It was suggested that in contrast to the E4 allele, the E2 allele of the apolipoprotein E gene (APOE*2) has a protective effect for late-onset Alzheimer's disease and early-onset Alzheimer's disease (EOAD). We studied the role of the APOE*2 allele in the pathogenesis of EOAD in a Dutch population-based study of 175 probable EOAD patients with onset age at or before 65 years and 532 age-matched controls. In our population, there was no evidence for a protective effect of the APOE*2 allele on the risk of EOAD. However, our data show that among EOAD patients, survival for APOE*2 carriers was significantly reduced. When restricting the analysis to patients ascertained early after diagnosis at a stage of disease when mortality is low, our data suggest an increased risk of EOAD for subjects with APOE2E2, APOE2E3, APOE3E4, and APOE4E4 genotypes.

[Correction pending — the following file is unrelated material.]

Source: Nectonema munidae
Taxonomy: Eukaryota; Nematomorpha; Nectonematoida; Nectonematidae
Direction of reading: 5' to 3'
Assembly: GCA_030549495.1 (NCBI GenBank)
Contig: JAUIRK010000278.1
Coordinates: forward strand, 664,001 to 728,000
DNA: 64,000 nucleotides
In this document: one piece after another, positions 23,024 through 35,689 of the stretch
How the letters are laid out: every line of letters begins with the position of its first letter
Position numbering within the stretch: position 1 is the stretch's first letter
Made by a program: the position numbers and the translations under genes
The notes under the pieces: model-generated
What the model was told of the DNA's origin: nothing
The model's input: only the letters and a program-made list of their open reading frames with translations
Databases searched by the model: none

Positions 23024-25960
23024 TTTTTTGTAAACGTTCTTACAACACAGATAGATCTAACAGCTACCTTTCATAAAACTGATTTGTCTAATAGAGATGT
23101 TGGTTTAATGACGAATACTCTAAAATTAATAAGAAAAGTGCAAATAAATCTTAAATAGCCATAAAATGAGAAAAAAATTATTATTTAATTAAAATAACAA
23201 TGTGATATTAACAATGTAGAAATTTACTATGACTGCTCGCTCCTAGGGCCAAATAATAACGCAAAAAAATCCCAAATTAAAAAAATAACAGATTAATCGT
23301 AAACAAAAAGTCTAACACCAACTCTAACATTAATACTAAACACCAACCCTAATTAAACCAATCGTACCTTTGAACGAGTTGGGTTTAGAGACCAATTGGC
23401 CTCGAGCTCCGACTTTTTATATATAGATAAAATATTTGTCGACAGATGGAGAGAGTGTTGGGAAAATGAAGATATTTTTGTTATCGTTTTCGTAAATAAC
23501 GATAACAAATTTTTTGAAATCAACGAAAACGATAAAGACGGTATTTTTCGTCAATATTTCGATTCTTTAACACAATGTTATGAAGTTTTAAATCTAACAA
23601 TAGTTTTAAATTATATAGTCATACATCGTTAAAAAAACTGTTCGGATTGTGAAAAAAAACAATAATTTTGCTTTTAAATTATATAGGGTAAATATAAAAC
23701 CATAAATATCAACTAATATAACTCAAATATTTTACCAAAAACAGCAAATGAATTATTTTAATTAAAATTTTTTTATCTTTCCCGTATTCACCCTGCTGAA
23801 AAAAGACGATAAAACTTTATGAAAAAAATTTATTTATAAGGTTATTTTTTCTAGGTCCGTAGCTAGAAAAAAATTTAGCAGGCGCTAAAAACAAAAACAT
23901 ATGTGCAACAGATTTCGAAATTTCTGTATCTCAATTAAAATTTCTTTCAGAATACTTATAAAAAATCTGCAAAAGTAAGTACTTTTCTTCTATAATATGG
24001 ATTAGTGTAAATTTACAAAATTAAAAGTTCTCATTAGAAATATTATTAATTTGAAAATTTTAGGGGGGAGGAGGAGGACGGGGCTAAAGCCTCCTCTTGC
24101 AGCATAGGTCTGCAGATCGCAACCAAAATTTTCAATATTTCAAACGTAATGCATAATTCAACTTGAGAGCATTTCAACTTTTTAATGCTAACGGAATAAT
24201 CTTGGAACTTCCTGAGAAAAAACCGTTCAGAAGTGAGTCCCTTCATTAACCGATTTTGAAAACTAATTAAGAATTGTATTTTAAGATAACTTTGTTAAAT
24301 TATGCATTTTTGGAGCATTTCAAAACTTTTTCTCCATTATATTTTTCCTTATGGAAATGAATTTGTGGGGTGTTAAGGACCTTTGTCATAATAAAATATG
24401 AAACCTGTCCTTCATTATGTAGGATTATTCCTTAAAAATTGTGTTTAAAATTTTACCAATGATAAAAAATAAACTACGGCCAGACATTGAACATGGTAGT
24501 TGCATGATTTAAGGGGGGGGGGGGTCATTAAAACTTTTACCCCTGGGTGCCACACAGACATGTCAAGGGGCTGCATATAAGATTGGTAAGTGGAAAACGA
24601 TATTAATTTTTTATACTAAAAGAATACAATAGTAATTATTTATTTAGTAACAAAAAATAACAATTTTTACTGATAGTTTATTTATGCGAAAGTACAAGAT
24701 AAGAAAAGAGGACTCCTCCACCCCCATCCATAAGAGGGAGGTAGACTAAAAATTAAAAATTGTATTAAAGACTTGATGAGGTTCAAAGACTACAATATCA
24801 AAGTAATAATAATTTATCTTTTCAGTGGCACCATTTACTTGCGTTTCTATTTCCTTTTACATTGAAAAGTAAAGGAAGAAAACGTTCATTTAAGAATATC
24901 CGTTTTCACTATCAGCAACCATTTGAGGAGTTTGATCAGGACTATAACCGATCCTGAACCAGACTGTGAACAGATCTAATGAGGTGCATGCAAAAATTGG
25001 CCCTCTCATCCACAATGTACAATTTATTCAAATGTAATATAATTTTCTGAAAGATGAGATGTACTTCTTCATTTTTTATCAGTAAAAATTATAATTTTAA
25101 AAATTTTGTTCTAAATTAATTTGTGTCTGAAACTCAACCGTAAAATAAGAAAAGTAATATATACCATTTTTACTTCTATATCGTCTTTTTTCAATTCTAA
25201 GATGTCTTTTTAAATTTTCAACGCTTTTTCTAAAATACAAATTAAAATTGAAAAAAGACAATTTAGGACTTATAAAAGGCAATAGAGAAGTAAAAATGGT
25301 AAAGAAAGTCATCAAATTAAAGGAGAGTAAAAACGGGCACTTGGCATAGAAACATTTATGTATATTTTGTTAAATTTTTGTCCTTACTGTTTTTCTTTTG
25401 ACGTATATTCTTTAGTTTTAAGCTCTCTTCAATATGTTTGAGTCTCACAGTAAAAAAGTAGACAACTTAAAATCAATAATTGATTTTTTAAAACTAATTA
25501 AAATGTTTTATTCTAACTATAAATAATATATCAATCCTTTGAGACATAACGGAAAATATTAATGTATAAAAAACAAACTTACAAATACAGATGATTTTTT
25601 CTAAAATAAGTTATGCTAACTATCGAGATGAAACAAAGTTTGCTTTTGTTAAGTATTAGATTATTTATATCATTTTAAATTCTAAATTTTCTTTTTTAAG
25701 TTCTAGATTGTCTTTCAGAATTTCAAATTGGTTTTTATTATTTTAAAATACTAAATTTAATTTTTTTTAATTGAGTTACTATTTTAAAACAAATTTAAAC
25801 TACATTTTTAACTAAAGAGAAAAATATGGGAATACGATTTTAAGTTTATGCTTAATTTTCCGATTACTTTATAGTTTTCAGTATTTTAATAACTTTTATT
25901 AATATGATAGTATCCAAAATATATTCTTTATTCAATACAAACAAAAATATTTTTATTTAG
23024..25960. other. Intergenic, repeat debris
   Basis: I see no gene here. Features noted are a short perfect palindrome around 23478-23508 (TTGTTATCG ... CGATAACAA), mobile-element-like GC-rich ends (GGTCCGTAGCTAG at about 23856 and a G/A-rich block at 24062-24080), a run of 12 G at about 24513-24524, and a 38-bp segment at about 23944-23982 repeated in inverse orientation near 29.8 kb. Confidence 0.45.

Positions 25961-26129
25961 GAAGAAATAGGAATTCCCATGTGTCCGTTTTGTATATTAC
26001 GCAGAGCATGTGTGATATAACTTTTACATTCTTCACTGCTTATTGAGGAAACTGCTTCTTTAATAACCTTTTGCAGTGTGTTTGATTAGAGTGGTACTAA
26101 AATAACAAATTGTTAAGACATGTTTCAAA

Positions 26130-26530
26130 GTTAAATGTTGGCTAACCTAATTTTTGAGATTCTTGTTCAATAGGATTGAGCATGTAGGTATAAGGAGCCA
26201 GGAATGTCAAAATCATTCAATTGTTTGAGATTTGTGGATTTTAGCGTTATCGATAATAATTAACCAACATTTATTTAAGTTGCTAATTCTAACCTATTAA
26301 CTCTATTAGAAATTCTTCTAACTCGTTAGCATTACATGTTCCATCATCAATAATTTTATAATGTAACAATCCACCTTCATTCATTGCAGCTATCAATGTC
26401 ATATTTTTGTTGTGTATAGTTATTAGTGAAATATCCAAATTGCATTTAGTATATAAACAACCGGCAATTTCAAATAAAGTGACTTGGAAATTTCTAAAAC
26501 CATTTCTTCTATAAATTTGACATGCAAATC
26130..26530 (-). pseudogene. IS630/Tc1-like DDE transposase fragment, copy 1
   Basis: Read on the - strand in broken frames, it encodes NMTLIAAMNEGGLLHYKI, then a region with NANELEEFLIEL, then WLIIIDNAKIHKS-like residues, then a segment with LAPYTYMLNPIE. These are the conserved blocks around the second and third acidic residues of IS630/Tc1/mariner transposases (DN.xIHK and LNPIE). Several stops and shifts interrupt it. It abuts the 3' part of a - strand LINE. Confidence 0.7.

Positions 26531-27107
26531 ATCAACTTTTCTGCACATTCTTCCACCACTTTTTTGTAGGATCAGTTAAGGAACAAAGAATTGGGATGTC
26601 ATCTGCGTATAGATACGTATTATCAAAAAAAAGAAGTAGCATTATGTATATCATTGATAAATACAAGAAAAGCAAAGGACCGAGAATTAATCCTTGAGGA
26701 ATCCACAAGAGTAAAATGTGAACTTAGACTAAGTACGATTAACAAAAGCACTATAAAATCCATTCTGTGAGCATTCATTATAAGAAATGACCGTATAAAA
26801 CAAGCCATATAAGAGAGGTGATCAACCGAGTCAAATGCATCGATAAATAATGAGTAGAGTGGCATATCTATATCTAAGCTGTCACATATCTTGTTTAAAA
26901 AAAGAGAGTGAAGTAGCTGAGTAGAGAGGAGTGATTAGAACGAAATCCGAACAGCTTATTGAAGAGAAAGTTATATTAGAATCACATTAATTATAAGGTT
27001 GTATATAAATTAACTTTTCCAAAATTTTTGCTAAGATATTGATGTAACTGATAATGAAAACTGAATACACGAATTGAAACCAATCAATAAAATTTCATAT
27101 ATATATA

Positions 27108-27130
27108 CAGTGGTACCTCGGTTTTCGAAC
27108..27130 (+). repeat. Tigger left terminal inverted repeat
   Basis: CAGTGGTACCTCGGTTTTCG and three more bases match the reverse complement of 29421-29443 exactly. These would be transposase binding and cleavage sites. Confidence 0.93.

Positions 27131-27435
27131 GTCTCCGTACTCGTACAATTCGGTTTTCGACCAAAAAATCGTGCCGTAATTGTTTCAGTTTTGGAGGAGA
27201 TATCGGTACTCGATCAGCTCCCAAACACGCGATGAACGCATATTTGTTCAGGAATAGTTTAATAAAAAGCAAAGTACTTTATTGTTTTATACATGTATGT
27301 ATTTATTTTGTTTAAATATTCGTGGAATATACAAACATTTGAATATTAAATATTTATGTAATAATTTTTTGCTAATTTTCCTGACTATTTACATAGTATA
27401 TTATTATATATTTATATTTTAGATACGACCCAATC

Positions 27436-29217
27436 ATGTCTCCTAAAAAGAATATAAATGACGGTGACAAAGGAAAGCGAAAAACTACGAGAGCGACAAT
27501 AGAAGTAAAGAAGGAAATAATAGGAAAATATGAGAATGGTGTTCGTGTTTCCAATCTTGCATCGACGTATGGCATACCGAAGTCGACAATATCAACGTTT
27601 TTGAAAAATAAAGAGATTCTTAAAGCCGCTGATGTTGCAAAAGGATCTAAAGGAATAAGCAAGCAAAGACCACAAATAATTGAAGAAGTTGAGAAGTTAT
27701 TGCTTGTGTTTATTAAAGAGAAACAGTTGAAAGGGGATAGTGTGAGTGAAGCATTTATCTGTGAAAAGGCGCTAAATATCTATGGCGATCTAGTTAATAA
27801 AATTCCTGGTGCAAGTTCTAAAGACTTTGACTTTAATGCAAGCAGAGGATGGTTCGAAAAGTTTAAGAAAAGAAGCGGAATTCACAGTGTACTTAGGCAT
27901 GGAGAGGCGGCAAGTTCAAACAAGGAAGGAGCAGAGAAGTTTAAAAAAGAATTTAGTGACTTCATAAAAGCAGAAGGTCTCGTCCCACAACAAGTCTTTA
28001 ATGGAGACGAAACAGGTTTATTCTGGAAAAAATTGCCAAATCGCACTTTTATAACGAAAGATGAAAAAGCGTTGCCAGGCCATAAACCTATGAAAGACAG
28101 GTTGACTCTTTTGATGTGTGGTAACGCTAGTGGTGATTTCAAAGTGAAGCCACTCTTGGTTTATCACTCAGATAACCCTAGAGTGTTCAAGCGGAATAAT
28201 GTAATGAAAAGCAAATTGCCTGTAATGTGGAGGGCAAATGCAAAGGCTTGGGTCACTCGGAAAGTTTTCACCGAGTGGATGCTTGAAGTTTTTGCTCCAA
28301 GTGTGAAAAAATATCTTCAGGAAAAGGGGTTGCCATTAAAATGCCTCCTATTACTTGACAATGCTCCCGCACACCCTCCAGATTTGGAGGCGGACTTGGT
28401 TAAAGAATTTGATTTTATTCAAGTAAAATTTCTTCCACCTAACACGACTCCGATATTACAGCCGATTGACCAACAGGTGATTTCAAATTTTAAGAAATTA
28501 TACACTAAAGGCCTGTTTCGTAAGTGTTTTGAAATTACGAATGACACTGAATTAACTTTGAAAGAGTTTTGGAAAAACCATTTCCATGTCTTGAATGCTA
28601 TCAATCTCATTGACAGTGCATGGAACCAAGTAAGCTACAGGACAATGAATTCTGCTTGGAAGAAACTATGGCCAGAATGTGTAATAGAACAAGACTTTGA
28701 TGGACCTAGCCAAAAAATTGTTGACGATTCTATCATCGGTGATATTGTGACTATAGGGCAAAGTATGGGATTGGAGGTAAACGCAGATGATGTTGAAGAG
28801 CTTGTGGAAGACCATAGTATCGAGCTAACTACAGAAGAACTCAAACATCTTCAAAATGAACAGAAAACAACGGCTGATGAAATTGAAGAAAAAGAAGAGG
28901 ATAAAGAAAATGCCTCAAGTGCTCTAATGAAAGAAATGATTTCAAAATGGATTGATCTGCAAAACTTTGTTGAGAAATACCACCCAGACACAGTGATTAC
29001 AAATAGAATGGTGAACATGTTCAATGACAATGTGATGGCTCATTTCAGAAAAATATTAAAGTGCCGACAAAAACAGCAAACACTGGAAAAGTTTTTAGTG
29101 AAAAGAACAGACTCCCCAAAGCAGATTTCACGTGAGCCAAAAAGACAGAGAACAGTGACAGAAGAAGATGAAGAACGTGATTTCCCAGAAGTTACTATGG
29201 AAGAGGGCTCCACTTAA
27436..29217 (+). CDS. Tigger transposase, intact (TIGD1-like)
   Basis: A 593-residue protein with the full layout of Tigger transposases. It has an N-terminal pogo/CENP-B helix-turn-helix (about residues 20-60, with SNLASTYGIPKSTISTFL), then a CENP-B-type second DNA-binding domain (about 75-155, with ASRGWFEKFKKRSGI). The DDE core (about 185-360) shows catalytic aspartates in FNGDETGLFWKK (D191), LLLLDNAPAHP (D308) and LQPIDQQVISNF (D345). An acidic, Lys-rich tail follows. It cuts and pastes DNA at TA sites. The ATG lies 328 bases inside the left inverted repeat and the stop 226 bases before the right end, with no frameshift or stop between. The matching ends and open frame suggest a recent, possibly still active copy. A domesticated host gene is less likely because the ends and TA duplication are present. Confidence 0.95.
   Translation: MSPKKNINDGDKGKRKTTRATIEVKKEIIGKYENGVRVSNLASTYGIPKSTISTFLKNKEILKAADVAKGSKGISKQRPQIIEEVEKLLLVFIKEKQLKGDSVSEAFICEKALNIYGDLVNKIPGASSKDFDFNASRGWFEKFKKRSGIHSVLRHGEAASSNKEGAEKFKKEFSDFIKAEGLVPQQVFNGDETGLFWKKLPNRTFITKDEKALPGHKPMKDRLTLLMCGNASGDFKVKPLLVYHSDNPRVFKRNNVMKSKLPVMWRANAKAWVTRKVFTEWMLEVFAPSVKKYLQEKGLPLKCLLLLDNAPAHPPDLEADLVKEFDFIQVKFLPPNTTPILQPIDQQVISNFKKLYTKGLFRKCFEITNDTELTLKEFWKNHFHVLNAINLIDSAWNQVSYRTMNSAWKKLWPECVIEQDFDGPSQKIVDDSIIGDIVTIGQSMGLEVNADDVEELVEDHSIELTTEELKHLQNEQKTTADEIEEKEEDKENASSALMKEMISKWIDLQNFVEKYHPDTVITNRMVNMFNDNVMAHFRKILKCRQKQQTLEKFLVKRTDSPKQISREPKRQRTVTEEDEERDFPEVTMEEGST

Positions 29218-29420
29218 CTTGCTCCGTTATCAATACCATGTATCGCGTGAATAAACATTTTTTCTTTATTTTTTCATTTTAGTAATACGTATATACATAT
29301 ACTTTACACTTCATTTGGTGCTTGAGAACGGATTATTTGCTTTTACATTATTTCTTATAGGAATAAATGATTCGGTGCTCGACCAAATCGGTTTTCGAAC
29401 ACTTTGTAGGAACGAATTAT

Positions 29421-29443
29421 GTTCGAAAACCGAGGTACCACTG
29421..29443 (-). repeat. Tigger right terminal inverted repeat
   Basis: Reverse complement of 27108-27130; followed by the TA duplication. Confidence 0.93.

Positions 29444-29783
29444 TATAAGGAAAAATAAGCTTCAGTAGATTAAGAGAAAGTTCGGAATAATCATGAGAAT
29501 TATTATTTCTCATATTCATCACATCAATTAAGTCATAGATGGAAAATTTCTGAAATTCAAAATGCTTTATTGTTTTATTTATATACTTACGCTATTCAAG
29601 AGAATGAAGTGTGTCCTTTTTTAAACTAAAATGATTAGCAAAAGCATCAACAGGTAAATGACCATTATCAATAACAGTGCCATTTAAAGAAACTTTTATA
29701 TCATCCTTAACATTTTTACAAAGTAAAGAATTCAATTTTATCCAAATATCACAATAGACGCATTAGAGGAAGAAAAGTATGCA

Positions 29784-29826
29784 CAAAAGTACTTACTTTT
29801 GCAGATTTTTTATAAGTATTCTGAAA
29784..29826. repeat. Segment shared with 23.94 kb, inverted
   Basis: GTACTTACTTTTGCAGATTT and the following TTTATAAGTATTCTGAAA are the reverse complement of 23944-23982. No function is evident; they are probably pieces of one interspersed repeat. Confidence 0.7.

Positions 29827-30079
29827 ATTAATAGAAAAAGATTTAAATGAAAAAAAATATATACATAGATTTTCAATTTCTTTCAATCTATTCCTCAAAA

, , , , , , , , , , , , , , , , , ,
Annals of Neurology
Erasmus MC: University Medical Center Rotterdam

van Duijn, C., de Knijff, P., Wehnert, A., de Voecht, J., Bronzova, J., Havekes, L. M., … Hofman, A. (1995). The apolipoprotein E ε 2 allele is associated with an increased risk of early-onset Alzheimer's disease and a reduced survival. Annals of Neurology, 37, 605–610. Retrieved from